Preventing Innocent People from Pleading Guilty
New York Review of Books
presents lively commentary from three legal experts and a response by Judge Jed Rakoff who, in an article published last month, proposed employing magistrates soon after an indictment is filed to make the system fairer so that innocent people aren’t unjustly pressured into accepting plea bargains.
Former federal judge Nancy Gertner writes of the current system:
It is true too, in view of such threats of long terms in prison, that there is a strong possibility that the innocent may plead guilty. It may well be a rational calculation, given the penalty of going to trial, for there is clearly such a penalty. The prosecutor typically induces a plea by offering a “carrot,” the lesser charge, and at the same time a gigantic “stick.” It is not simply that he may well tack on additional charges enabling mandatory or even consecutive punishments, should the defendant go to trial. He also can threaten that he will introduce evidence of uncharged conduct at the sentencing, or even evidence of counts for which the defendant was acquitted, so long as the defendant is convicted of something. No other common law country in the world enables the prosecutor to seek a sentence based on criminal conduct never charged, never subject to adversary process, never vetted by a grand jury or a jury, or worse, charges for which the defendant was acquitted.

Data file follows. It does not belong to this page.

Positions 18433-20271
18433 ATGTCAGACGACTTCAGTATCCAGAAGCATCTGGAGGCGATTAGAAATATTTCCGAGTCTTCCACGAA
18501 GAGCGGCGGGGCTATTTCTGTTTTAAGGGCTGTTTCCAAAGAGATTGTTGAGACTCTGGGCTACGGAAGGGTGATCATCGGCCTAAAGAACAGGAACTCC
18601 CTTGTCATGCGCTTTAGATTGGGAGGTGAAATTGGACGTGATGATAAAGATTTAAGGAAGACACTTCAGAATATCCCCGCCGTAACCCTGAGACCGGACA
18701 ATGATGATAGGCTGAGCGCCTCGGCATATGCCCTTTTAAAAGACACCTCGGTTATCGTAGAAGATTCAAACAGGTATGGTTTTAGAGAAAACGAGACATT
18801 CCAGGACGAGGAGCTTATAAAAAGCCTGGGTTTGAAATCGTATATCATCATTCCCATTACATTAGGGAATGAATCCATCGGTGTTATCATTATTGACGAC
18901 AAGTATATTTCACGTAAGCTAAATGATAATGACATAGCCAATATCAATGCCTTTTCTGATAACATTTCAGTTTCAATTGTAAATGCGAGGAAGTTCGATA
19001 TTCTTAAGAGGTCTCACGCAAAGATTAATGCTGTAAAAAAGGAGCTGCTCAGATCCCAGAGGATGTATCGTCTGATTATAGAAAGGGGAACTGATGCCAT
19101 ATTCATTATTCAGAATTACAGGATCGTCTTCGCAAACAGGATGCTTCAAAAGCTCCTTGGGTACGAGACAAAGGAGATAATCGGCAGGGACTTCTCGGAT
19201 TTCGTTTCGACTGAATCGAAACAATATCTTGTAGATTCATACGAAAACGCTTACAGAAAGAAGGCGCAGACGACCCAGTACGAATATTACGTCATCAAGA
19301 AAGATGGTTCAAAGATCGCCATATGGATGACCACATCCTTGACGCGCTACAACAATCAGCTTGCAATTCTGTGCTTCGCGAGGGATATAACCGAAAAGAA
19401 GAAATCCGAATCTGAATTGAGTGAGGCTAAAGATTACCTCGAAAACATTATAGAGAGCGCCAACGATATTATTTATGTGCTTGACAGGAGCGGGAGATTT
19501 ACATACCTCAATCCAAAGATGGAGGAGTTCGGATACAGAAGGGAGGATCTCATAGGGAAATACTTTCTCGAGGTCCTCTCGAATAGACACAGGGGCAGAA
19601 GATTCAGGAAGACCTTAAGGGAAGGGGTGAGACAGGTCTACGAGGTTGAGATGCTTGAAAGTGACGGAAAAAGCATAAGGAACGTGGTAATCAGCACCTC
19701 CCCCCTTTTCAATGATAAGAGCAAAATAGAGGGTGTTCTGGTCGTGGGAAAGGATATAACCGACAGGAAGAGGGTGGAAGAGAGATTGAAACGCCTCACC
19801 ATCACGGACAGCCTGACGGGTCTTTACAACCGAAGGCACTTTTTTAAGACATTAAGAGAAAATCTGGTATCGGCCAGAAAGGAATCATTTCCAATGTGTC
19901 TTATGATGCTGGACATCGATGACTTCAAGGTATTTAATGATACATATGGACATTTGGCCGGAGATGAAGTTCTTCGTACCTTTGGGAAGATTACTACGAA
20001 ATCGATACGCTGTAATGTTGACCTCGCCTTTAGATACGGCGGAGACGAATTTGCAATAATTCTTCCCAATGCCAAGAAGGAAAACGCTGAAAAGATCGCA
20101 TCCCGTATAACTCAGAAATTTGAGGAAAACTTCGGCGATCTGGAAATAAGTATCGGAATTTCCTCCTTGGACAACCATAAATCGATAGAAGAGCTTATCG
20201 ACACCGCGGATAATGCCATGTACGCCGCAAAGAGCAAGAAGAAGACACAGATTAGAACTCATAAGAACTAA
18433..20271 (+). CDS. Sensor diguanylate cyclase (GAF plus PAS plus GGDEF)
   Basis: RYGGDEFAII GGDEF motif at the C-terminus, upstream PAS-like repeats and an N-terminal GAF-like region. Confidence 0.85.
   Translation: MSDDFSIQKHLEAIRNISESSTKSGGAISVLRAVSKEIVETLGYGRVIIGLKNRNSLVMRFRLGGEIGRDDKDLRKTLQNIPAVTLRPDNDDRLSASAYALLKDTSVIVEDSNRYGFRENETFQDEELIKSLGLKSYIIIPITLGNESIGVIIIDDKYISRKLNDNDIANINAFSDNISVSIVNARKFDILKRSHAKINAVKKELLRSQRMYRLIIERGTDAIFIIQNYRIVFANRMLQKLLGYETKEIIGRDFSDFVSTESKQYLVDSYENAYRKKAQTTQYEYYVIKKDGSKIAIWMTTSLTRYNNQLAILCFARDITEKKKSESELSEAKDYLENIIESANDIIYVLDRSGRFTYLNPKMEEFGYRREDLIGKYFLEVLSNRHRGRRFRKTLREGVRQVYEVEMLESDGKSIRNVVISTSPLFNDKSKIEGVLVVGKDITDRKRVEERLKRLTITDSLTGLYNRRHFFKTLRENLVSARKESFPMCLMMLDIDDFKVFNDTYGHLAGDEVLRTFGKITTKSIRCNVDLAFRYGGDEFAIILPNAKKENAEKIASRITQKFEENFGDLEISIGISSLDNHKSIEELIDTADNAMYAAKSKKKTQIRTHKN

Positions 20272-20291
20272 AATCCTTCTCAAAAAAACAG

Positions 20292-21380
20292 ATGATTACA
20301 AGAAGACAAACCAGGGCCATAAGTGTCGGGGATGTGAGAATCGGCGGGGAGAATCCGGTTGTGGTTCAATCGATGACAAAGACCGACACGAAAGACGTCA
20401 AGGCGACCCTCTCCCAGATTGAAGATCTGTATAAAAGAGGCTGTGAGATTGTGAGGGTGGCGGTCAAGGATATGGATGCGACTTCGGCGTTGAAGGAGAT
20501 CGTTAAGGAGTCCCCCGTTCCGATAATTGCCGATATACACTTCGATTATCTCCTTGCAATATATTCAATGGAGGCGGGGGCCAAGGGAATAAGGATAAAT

You can read all of the commentary
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